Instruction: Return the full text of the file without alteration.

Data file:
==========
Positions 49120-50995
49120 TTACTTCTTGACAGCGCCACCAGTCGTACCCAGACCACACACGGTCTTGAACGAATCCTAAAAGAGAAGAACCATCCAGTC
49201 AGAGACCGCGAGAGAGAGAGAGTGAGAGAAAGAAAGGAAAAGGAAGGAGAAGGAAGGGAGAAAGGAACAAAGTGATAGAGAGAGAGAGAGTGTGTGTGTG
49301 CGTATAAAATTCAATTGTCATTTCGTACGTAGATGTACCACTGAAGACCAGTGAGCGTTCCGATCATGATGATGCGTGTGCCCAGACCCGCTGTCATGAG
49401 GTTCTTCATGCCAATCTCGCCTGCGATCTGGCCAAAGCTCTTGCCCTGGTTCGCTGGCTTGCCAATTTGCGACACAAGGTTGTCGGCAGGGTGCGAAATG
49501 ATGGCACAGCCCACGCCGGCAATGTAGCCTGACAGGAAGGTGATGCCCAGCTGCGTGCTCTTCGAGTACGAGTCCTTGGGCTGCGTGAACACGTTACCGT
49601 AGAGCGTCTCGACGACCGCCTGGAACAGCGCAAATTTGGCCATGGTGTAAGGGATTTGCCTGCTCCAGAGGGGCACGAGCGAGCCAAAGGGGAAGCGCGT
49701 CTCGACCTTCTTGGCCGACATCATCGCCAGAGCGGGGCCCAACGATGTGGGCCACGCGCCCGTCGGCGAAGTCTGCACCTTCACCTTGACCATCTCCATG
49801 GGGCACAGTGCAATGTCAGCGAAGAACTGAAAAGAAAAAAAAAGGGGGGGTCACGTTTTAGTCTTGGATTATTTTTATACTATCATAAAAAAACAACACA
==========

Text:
Positions 49120-50995
49120 TTACTTCTTGACAGCGCCACCAGTCGTACCCAGACCACACACGGTCTTGAACGAATCCTAAAAGAGAAGAACCATCCAGTC
49201 AGAGACCGCGAGAGAGAGAGAGTGAGAGAAAGAAAGGAAAAGGAAGGAGAAGGAAGGGAGAAAGGAACAAAGTGATAGAGAGAGAGAGAGTGTGTGTGTG
49301 CGTATAAAATTCAATTGTCATTTCGTACGTAGATGTACCACTGAAGACCAGTGAGCGTTCCGATCATGATGATGCGTGTGCCCAGACCCGCTGTCATGAG
49401 GTTCTTCATGCCAATCTCGCCTGCGATCTGGCCAAAGCTCTTGCCCTGGTTCGCTGGCTTGCCAATTTGCGACACAAGGTTGTCGGCAGGGTGCGAAATG
49501 ATGGCACAGCCCACGCCGGCAATGTAGCCTGACAGGAAGGTGATGCCCAGCTGCGTGCTCTTCGAGTACGAGTCCTTGGGCTGCGTGAACACGTTACCGT
49601 AGAGCGTCTCGACGACCGCCTGGAACAGCGCAAATTTGGCCATGGTGTAAGGGATTTGCCTGCTCCAGAGGGGCACGAGCGAGCCAAAGGGGAAGCGCGT
49701 CTCGACCTTCTTGGCCGACATCATCGCCAGAGCGGGGCCCAACGATGTGGGCCACGCGCCCGTCGGCGAAGTCTGCACCTTCACCTTGACCATCTCCATG
49801 GGGCACAGTGCAATGTCAGCGAAGAACTGAAAAGAAAAAAAAAGGGGGGGTCACGTTTTAGTCTTGGATTATTTTTATACTATCATAAAAAAACAACACA